The leftist deputy Gabriel Boric knows what it means to hold management positions from the age of 6, and at 35 he adds one more: the elected president of Chile.

He has made great strides through life: at the age of six he was president of the first grade, after the third, at the university he led the students of the law school, in 2012 he headed the then powerful Federation of Students of the University of Chile and in 2014 he began the first of two terms as a deputy. Now he conquered the presidential chair.

With 99.76% of the votes counted, he accumulates 55.9%, compared to 44.1 for his rival, the far-right José Antonio Kast.

For years he was known for his long hair and thick beard and in 2017 he surprised some when he shaved both sides of his head and left a Mohawk-style fringe.

Last July, for the presidential primaries in his sector, in which the communist candidate Daniel Jadue was widely imposed, he cut his hair, fixed his beard, changed his informal dress for one closer to the traditional, although very youthful, and began to show himself with a pair of elegant glasses.

Now he is far from the Boric who was sworn in for the first time as a deputy in 2014, when he appeared without a tie and wearing a gabardine jacket. Before the complaints of a conservative parliamentarian, he responded that “it is a mechanism of the elite to move away and differentiate itself from the lower town.”

He added that “I don’t care how they judge me for my looks.” He dressed more formally at the beginning of his second term, in 2018.

On Sunday, when congratulated by the outgoing president Sebastián Piñera in a video call, he wore a light shirt, a dark jacket and was without a tie.

He ran for president through Approve Dignity, a pact between the leftist Frente Amplio, (FA), and the Communist Party, and defeated Kast, a staunch defender of the dictatorship.

Less than a week before the presidential runoff, Boric’s parents received The Associated Press at their residence in Punta Arenas, 3,500 kilometers south of Santiago, and showed childhood memories of the candidate, including a letter seeking the vote of his peers to lead his class at age 8.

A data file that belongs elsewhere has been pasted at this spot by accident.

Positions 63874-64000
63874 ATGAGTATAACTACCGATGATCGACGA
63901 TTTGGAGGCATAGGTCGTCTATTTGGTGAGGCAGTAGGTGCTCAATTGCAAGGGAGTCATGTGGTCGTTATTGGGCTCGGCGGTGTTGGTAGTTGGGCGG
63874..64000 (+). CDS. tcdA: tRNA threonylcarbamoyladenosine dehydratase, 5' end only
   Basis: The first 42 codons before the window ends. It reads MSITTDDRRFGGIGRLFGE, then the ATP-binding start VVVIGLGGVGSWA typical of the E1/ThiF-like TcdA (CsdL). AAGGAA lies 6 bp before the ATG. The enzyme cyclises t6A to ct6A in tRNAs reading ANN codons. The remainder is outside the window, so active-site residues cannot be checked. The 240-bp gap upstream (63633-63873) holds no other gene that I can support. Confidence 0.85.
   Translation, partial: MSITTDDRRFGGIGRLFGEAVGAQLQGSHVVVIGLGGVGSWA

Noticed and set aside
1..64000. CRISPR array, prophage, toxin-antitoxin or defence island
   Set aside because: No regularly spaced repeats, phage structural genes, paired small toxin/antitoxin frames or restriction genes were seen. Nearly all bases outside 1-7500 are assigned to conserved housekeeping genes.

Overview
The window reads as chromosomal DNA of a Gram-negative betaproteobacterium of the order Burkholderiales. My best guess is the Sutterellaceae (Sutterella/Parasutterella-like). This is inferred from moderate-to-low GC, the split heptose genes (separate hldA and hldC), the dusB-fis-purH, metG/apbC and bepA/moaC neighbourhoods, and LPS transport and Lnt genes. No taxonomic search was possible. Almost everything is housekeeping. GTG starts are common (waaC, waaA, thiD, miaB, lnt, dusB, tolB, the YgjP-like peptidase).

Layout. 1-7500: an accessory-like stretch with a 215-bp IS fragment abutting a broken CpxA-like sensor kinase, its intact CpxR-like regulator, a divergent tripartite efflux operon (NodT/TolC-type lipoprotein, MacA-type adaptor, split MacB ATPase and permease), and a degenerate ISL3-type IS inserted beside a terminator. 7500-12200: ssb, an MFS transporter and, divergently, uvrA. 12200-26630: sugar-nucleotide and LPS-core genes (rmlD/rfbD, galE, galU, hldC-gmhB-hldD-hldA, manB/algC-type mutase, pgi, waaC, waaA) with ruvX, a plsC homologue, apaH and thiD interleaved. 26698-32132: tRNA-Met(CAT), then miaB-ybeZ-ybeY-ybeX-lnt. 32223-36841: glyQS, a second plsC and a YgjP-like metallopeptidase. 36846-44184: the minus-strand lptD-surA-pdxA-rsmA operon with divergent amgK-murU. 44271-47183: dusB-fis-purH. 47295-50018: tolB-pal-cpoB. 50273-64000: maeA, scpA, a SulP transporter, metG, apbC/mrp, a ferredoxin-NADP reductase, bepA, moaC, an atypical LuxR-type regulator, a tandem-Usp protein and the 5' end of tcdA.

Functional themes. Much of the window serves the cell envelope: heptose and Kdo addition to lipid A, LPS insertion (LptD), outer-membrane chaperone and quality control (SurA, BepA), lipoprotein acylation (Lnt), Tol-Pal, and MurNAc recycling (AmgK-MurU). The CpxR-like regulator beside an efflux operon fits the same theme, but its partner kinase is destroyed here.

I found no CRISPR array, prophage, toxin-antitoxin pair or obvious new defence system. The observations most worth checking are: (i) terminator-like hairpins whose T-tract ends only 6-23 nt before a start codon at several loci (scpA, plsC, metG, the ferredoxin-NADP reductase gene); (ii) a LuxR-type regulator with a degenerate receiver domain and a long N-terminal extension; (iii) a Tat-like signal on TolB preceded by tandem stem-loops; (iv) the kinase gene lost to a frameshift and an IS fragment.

In the letter to his classmates asking for their vote, he reminded them that two years before he had already held the same position. “I came out as president in first grade, but at that time I did not know what it was to be president, that’s why I was a bad president,” the page reads. “Now I am prepared and I promise to be a good president.” He was elected.

His mother, María Soledad Font, told the AP that she “never” heard her son say that he wanted to be president of the country, and recalled that Boric’s maternal grandmother – an astrology fan – predicted “early” that her grandson would be mandatory, after reading the lines of the hands.

On a television show earlier this month, she showed his romantic side. His girlfriend of three years, political scientist Irina Karamanos, 32, was in the audience and was briefly interviewed by the host about her eventual position as first lady.

He responded that, “I would think that it is a position that deserves to be rethought. We are in different times”. Boric recited the poem “El Doliente”, by Óscar Hahn, and said that in private, “we call ourselves ‘chofa and chofo’ of artichoke, we like artichokes a lot”.

The son of a Croatian descendant and a mother of Spanish descent, Boric was born in Punta Arenas, and in the Chamber of Deputies he represented the Magallanes region to which Punta Arenas belongs, and Antarctica, which influences the importance that his program gives to the decentralization of Chile.

After secondary education, he traveled to the Chilean capital to study law and at the university he demanded free and quality education, which at times kept the first government of the center-right president Sebastián Piñera, who will succeed him, by the ropes. He graduated in 2012, although he did not graduate.

In politics, like everyone else, he has experienced criticism and rejection. In November 2019, he experienced harsh criticism from the Broad Front and the Communist Party – the coalition that championed him for the presidency – because he individually signed a cross-sectional constitutional agreement that led to the convening of a plebiscite that led in 2021 to the installation of a Constitutional Convention that drafts a draft Magna Carta to replace the one imposed by the Augusto Pinochet dictatorship, which must be endorsed in a plebiscite in 2022.

His alliance proposes tax increases to improve education and health, improve the minimum wage, create 500,000 female jobs, a universal pension for the elderly, the defense of the rights of the LGBTIQ + community and ethnic minorities and end the private ones. Pension Fund Administrators, criticized across the board for the low pensions it provides.

Throughout the electoral campaign, his adversary Kast criticized Boric on multiple occasions for his meeting in France in 2018 with Ricardo Palma Salamanca, a militant of the Manuel Rodríguez Patriotic Front, who fought the military dictatorship by arms and in 1996 fled from a Chilean prison, where he was serving a sentence for the 1991 murder of conservative senator Jaime Guzmán.

Kast also refloated a video that shows Boric smilingly receiving a shirt that shows Guzmán’s face with a bullet in the forehead. “When I was wrong, I am able to reflect on my mistakes and ask for forgiveness,” said the leftist candidate.

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